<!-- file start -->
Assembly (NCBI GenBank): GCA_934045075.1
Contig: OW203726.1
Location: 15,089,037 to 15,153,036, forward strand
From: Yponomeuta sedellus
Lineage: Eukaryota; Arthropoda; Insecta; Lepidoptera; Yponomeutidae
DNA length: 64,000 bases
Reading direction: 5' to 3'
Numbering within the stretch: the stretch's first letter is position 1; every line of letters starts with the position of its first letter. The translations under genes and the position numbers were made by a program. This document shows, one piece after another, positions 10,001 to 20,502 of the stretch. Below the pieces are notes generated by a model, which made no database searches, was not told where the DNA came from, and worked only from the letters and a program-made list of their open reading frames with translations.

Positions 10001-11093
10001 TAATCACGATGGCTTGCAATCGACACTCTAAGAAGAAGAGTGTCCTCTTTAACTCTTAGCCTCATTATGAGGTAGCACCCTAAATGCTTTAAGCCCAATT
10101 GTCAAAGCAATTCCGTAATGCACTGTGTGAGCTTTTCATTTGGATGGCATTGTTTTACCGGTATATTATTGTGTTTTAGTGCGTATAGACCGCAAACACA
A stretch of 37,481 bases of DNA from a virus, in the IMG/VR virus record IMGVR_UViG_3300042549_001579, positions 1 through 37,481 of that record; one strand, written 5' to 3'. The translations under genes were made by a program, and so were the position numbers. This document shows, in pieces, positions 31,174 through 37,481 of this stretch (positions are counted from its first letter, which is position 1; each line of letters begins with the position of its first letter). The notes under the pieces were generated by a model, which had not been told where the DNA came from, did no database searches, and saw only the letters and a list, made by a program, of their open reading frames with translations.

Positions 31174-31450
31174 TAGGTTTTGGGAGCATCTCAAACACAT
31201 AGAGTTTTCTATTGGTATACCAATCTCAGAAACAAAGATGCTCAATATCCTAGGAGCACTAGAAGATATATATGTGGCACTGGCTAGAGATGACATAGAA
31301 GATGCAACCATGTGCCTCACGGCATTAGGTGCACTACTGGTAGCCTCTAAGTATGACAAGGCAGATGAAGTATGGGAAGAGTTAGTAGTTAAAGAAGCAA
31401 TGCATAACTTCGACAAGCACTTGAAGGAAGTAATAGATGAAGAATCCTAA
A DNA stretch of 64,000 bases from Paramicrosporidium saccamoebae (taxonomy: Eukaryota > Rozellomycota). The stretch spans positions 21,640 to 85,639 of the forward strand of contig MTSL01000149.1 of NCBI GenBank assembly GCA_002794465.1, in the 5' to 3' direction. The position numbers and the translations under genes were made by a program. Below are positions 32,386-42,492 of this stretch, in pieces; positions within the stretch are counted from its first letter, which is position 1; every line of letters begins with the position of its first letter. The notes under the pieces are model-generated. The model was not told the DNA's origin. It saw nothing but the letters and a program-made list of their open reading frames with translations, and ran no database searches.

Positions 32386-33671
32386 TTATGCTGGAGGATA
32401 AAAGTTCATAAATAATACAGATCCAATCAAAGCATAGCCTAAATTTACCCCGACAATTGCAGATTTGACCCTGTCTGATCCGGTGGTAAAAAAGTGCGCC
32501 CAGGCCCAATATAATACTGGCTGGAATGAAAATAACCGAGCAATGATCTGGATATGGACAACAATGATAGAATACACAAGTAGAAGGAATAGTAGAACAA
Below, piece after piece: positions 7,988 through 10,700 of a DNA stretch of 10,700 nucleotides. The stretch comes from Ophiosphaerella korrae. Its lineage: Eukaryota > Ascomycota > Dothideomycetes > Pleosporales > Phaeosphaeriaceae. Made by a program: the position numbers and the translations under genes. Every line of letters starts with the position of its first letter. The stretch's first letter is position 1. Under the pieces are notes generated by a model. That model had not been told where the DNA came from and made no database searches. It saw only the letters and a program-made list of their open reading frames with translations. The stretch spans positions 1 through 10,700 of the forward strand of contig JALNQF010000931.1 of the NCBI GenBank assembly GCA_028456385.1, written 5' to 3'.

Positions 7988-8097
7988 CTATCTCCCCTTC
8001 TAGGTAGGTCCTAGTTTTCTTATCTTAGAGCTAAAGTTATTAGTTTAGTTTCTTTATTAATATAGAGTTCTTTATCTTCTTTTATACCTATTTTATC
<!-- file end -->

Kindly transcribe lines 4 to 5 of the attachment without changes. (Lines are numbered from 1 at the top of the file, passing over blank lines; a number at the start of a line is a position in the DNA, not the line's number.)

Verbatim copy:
From: Yponomeuta sedellus
Lineage: Eukaryota; Arthropoda; Insecta; Lepidoptera; Yponomeutidae